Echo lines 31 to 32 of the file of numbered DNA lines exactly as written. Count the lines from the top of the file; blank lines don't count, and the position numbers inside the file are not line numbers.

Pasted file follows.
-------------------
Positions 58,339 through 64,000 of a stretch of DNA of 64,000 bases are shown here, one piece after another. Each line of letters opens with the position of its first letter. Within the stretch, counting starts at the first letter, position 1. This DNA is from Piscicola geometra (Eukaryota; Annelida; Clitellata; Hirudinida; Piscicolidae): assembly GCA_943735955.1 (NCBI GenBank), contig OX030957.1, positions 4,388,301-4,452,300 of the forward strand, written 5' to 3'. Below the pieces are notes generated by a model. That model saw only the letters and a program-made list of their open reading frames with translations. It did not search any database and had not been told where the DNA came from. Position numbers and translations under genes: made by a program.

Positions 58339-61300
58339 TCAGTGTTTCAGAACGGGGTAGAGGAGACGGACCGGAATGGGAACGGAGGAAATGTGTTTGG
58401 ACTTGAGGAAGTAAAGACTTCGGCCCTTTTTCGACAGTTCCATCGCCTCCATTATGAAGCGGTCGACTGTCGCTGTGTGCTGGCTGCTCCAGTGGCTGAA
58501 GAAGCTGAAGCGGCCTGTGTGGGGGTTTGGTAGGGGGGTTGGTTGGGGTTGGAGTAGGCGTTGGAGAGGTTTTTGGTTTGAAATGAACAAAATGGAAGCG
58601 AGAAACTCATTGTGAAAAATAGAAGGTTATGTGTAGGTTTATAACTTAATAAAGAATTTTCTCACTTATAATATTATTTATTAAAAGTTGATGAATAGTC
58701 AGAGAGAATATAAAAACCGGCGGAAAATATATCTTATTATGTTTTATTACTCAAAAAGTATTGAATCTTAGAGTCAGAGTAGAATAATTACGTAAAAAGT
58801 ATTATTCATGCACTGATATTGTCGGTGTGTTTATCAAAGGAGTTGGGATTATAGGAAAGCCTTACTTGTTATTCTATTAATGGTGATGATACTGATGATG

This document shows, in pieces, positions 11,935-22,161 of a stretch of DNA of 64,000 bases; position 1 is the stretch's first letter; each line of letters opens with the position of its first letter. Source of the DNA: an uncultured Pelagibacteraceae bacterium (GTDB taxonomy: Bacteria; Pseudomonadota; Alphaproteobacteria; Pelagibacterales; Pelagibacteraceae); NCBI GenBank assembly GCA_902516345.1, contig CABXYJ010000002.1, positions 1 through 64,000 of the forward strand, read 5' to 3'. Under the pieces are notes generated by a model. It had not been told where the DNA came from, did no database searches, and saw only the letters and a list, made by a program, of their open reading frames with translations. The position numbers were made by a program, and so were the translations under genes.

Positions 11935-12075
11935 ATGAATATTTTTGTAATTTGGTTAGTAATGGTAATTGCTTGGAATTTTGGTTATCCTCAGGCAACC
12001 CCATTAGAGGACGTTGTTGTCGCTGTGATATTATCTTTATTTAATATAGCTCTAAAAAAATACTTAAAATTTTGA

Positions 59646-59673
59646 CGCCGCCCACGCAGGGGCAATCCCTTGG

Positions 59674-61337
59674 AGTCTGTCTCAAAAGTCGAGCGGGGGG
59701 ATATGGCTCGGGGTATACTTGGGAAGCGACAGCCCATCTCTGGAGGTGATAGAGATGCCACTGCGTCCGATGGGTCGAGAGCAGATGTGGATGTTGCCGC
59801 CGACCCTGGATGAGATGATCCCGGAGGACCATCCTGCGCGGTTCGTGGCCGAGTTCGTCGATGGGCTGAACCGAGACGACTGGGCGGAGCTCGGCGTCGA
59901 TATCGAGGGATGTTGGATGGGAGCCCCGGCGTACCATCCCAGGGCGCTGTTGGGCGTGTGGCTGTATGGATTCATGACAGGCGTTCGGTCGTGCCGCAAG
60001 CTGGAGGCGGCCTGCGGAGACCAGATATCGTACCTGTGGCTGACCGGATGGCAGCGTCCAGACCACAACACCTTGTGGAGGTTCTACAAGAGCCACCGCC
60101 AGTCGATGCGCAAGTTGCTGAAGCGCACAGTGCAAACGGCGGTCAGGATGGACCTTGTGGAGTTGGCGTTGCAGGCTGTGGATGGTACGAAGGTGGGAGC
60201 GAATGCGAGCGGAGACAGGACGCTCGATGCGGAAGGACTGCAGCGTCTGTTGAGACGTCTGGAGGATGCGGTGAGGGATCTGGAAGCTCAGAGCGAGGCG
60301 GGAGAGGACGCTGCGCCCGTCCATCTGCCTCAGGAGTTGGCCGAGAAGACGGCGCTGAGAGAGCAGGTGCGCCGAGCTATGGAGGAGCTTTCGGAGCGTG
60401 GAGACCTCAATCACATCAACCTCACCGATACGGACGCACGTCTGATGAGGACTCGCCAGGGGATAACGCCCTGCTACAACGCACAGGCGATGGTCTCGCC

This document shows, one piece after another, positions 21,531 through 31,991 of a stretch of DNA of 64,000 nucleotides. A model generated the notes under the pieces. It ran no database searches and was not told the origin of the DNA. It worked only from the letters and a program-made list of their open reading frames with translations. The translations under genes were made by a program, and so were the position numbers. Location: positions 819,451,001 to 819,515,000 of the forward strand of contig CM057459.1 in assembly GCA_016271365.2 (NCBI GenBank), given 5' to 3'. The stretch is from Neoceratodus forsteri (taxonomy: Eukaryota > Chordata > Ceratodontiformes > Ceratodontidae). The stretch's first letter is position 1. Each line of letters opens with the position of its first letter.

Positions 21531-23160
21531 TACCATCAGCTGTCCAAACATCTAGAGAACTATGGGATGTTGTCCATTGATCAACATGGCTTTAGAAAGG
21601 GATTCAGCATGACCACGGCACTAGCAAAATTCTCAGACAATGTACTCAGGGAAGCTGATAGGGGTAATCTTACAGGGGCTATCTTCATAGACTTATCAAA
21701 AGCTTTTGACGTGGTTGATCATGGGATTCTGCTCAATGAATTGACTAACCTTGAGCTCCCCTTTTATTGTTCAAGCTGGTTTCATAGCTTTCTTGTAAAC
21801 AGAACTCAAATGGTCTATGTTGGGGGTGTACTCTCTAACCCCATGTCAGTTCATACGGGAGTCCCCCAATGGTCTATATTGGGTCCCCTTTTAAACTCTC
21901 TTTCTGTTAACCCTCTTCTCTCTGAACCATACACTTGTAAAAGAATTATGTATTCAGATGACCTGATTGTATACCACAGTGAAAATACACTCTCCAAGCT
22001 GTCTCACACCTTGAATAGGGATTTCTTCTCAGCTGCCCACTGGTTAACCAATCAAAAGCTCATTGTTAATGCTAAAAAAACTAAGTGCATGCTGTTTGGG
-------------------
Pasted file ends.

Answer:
21901 TTTCTGTTAACCCTCTTCTCTCTGAACCATACACTTGTAAAAGAATTATGTATTCAGATGACCTGATTGTATACCACAGTGAAAATACACTCTCCAAGCT
22001 GTCTCACACCTTGAATAGGGATTTCTTCTCAGCTGCCCACTGGTTAACCAATCAAAAGCTCATTGTTAATGCTAAAAAAACTAAGTGCATGCTGTTTGGG